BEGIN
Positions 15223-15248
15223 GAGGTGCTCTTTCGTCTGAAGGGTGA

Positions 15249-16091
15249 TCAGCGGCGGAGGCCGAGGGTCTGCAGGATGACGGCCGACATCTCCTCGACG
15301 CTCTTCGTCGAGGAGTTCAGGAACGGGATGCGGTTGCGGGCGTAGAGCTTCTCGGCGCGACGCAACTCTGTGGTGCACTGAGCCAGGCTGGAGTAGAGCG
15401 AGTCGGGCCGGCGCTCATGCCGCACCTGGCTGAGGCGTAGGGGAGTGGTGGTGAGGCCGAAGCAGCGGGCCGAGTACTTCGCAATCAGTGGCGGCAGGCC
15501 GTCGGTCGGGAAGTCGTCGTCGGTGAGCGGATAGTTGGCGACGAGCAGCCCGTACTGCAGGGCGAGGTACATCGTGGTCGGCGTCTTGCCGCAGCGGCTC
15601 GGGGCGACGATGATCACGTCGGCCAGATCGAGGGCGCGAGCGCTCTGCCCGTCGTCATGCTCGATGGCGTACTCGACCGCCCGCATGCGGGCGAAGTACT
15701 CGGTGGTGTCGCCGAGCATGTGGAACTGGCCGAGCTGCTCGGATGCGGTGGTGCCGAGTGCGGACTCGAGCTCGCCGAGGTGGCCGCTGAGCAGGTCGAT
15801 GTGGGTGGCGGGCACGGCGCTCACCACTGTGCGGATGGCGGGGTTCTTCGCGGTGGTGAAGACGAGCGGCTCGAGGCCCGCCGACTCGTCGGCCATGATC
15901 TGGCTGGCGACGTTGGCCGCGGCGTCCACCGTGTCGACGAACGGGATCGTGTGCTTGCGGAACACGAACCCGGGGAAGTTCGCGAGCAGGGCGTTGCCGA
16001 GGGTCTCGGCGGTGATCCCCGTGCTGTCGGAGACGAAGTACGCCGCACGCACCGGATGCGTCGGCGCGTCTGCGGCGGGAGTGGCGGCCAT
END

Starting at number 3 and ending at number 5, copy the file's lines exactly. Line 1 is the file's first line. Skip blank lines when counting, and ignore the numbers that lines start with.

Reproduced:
Positions 15249-16091
15249 TCAGCGGCGGAGGCCGAGGGTCTGCAGGATGACGGCCGACATCTCCTCGACG
15301 CTCTTCGTCGAGGAGTTCAGGAACGGGATGCGGTTGCGGGCGTAGAGCTTCTCGGCGCGACGCAACTCTGTGGTGCACTGAGCCAGGCTGGAGTAGAGCG